On Sunday we had a great display of lightning and thunder, a nice prelude to the 4th of July. It cooled off dramatically as the storm was approaching, so I thought I'd take the raspberries I'd gotten at the farm and make a thunder cake with my new bundt pan. I used the recipe for the Almond-Berry Coffee Cake from the June 2006 issue of Martha Stewart Living.
You add a layer of batter to the bottom of the pan (and this is a 10" bundt pan with removable bottom from Sur La Table), then mound up the raspberries (mixed with some jelly), then spread on another layer of batter.
Top it all with the toasted-almonds-and-brown-sugar stuff. I left a lot of it off, 'cause it seemed like we were getting quite a pile of it on there, and since I didn't have as much butter as I needed, I was afraid too much topping would just crumble into a pile of dust as the cake got cut.
Unfortunately, the bottom of the cake was pretty mushy — this is it upside down as I was turning it. I think the raspberries were too cold (I'd frozen them overnight, and, though thawed, they were still pretty cold) and I had too many. There was just too much of the heavy cold filling on top of that bottom layer for it to rise. So I'd probably leave out the jam next time, make sure the raspberries were not chilly, and just sprinkle a ring of plain berries on top of the first layer, myself.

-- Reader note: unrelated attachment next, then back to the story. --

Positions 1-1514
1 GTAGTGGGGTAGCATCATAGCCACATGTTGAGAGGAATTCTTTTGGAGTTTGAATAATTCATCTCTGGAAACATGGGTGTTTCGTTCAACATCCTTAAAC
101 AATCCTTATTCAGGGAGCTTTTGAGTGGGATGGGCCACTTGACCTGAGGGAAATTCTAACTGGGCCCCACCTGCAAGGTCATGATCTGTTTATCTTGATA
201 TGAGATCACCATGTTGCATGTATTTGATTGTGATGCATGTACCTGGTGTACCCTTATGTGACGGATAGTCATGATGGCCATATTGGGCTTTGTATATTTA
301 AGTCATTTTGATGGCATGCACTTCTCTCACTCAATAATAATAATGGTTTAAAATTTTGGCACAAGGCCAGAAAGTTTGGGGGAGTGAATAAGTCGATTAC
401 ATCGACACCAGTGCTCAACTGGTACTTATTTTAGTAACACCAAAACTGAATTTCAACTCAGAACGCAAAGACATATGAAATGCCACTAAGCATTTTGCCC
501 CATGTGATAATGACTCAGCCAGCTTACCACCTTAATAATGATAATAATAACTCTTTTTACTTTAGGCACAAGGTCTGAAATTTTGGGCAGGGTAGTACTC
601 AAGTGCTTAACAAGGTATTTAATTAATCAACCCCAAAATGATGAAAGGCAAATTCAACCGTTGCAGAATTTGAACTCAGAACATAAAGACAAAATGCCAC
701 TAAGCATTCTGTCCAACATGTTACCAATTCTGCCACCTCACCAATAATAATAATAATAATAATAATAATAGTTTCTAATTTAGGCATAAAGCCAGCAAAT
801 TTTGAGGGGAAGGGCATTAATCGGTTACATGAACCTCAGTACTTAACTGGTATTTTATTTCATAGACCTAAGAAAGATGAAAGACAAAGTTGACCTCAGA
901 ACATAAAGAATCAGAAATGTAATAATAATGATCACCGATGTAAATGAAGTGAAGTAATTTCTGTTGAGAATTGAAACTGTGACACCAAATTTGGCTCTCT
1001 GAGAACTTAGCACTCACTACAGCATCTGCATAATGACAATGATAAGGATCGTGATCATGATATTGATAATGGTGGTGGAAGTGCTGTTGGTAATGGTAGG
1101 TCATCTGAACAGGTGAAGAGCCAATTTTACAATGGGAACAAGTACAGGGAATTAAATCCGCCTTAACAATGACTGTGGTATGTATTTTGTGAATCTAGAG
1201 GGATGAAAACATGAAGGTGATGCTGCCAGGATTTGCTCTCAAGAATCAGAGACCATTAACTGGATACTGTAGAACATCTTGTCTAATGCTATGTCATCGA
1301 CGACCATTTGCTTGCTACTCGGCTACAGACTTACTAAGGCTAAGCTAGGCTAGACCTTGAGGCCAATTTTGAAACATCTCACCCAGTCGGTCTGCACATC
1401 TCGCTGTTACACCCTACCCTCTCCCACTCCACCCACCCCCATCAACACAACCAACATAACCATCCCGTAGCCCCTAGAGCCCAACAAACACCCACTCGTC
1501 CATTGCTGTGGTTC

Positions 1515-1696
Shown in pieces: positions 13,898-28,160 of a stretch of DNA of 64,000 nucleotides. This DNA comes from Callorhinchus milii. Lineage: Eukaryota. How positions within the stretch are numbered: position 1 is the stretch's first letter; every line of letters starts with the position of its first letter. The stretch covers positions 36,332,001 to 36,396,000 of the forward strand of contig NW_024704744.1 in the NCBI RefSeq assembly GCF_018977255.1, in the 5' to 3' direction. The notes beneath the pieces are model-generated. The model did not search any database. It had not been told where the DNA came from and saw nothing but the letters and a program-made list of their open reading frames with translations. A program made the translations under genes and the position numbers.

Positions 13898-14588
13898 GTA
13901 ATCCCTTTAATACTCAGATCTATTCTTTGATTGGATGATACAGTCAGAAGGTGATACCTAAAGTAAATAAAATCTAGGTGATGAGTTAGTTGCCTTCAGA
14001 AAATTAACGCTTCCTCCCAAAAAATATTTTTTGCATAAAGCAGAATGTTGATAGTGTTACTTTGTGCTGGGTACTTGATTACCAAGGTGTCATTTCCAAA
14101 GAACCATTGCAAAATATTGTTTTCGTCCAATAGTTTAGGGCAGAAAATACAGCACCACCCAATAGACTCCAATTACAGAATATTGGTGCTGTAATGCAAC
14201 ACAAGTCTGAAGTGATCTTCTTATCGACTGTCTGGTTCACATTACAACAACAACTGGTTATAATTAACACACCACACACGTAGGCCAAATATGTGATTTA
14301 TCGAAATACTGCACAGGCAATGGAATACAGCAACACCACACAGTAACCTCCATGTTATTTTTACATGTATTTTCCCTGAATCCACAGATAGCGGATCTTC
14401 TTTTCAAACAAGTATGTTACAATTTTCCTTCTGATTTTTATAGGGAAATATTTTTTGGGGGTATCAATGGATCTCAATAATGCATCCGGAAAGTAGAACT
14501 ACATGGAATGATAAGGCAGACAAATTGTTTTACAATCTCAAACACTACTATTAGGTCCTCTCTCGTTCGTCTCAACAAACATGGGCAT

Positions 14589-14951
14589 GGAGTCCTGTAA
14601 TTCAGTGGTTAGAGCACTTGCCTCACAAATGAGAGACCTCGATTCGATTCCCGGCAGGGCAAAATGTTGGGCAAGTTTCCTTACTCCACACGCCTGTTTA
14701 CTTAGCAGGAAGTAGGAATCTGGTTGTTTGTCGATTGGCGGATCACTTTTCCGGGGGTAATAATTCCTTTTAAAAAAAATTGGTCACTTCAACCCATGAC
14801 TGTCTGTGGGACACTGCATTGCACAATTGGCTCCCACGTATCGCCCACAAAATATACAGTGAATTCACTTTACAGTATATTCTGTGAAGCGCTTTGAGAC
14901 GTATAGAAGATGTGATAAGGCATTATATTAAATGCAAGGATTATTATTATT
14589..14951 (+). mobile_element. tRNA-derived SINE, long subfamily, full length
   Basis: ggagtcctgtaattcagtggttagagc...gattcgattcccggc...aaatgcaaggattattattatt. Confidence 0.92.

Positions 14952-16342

It did remind me of this one time about fifteen years ago when my friend Amy, who I'd grown up with in River Forest and later lived with in Missoula, was trying to make banana bread. She figured that if two mushy black bananas were good, five mushy black bananas would be 150% better. Various housemates kept coming into the kitchen, saying boring things like, "Er, that's too much banana," to which beautiful six-foot-tall Amy brazenly replied, "This is Big Sky country, baby! Go big or go home!!!" I just stood back and giggled — I had known Amy for a long time; you don't argue with Amy. So she stirred up the "bread," popped it in the oven, and about two hours later (after checking to see if it was "done" about eight times [it never was] ) finally pulled out one 9" x 13" pan of very hot . . . banana. I wouldn't say there was any "bread" to speak of. But she stood there (long legs, short shorts, not a care in the world) and ate it out of the pan with a spoon anyway. If you know Amy Towle, you can picture this perfectly. Makes me miss her.
My cake wasn't nearly as soggy, and still kind of good that way, I have to say. That top layer, though? Scrumpdillyumptious. Just in time for the thunder to really roll. We sat on the front porch and listened. Felt like home.